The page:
Wiki staff Frank’s personal wiki has a great post about how to build your own backup server for your Raspberry Pi.
As a geek, I always imagine worst-case scenarios. I was worried about my data I had at home. My laptop is backuped on my server, which hosts some other websites (this wiki), and family stuff (photos, mainly).
At first, I had an external hard drive that I would connect once every blue moon (I tried at least every two months), and I would then launch a bash script that would backup the server drives into the external HDD. That was great, but I needed two things:
The backups must be automated. As we say, if something is not automated, you’ll end up not doing it.
Some physical security; what if someone broke into my house ?
The first point was easy, but if I left the HDD plugged in, if someone broke into my server, they just had to
rm -rf /
to delete the backup; no good..
For the second point, sure, the server is screwed in the rack, but maybe that makes-it more valuable ? And what about floods, the house catching fire or EMPs (wink 😉 ) ?
The first thought would be to assemble a simple computer, put an HDD inside it, an ask a friend to host it for me. But that’s a bit dumb: for a backup box, you don’t need very much “responsiveness” nor computing power: I don’t want to waste energy for nothing.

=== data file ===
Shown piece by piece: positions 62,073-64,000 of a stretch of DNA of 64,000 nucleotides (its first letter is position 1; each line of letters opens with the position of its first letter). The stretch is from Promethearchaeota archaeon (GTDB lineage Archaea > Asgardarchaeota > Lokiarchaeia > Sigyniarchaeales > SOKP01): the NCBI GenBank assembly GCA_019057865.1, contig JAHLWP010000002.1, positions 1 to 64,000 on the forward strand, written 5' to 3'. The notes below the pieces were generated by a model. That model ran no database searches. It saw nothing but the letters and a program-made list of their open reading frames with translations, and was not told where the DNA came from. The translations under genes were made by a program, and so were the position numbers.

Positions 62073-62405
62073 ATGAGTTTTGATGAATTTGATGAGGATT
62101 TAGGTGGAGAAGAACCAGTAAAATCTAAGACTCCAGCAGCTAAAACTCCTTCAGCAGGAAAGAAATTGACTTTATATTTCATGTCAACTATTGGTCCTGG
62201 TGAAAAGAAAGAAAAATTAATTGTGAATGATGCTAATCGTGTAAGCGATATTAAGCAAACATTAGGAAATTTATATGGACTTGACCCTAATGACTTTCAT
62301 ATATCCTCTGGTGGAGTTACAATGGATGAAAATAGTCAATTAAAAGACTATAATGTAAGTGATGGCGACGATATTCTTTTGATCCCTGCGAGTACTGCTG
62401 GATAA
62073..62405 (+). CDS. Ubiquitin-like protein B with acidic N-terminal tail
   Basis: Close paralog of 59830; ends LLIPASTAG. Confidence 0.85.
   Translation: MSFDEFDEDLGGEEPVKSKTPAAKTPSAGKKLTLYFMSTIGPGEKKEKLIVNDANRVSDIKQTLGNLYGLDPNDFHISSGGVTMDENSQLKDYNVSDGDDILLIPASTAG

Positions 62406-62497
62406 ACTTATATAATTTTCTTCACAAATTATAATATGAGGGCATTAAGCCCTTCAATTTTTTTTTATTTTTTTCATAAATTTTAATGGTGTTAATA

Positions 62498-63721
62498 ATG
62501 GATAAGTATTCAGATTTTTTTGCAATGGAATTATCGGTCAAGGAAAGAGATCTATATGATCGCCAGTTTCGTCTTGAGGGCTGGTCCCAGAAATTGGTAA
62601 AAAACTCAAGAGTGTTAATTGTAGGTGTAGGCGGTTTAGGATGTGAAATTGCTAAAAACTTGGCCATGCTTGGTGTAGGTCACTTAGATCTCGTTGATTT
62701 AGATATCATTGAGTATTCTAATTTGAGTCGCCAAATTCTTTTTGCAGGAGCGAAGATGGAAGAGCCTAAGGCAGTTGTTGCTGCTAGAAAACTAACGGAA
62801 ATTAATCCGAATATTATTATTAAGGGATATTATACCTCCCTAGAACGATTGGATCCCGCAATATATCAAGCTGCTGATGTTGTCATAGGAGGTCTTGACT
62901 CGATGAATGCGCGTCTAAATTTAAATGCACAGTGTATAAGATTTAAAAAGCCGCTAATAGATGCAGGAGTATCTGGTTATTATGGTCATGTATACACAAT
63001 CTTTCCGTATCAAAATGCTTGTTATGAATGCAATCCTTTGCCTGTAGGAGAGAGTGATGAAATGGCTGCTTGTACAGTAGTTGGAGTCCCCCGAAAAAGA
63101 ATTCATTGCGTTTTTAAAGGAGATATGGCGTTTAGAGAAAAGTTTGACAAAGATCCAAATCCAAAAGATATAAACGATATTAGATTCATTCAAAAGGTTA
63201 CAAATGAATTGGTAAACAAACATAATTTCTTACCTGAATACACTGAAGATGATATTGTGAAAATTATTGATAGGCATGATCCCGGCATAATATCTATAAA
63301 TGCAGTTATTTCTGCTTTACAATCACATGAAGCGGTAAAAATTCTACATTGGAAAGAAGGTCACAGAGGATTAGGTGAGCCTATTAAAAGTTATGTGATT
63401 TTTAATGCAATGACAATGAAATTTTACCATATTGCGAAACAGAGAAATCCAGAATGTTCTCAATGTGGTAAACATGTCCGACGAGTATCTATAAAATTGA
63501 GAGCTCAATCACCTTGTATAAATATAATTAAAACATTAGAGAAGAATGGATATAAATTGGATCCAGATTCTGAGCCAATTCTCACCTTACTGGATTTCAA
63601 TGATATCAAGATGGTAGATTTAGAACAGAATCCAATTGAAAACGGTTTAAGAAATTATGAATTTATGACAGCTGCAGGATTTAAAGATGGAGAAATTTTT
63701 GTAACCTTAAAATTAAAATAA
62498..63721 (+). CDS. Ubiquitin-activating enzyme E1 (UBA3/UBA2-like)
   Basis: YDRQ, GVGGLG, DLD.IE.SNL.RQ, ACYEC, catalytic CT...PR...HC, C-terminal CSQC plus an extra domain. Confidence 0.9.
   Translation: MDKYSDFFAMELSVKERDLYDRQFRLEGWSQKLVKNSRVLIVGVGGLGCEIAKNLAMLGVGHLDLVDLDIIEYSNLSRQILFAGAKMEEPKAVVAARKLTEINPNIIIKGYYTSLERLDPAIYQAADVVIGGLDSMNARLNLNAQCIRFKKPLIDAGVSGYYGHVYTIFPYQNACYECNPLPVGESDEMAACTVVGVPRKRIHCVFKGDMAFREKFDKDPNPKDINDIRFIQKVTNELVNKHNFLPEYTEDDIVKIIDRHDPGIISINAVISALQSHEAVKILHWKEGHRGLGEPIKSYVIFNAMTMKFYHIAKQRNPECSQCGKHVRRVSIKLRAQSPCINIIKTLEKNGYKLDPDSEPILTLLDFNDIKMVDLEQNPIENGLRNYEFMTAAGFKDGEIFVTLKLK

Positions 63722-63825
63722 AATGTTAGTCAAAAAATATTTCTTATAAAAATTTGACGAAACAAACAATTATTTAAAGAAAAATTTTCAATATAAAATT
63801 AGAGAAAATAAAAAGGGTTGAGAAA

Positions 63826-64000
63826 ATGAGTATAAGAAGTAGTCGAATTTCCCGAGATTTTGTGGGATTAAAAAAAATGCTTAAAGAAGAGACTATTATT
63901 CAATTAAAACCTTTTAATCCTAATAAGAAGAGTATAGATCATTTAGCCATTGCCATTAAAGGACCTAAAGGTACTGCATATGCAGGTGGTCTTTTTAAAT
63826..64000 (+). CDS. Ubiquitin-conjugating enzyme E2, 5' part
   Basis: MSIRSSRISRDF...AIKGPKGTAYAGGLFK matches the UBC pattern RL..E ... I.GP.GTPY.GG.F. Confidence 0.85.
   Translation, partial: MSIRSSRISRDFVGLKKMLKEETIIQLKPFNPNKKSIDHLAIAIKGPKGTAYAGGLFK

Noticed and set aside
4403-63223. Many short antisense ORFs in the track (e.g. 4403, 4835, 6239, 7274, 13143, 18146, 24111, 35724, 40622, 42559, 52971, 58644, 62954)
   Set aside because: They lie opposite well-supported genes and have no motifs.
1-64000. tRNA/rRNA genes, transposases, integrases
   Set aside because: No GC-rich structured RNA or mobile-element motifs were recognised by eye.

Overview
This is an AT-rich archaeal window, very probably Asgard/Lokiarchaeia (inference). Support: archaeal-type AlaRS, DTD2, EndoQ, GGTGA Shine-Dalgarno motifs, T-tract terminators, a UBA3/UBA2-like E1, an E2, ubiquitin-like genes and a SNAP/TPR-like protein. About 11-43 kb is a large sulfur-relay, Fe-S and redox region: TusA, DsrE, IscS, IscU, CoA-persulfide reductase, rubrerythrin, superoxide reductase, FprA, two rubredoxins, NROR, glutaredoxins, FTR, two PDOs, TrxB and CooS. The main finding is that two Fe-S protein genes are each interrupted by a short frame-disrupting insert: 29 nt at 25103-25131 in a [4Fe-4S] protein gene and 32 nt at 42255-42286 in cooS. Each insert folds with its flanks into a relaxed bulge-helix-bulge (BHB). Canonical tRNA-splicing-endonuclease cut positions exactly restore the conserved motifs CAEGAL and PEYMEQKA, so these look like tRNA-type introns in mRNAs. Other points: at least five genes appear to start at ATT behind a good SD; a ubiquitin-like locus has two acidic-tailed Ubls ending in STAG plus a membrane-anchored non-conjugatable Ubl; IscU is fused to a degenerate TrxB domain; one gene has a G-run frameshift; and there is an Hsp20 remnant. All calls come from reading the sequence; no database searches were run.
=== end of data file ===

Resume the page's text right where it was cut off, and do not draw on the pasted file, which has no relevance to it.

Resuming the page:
So then I thought about using a Raspberry Pi: they’re cheap, low power and noise-free. The final idea was to use an old 1U-rack case I had lying around: it’ll be nicer, sturdier and “geekier” 😉
Each Friday is PiDay here at Adafruit! Be sure to check out our posts, tutorials and new Raspberry Pi related products. Adafruit has the largest and best selection of Raspberry Pi accessories and all the code & tutorials to get you up and running in no time!
Have an amazing project to share? Join the SHOW-AND-TELL every Wednesday night at 7:30pm ET on Google+ Hangouts.
Join us every Wednesday night at 8pm ET for Ask an Engineer!
Learn resistor values with Mho’s Resistance or get the best electronics calculator for engineers “Circuit Playground” – Adafruit’s Apps!
Maker Business — Steve Ballmer Serves Up a Fascinating Data Trove
Wearables — Chalk it up
Electronics — Look to ferrites (no, not ferrets, the European polecat) when faced with high frequency
Biohacking — A Run in the Altra IQ Smart Shoes
No comments yet.
Sorry, the comment form is closed at this time.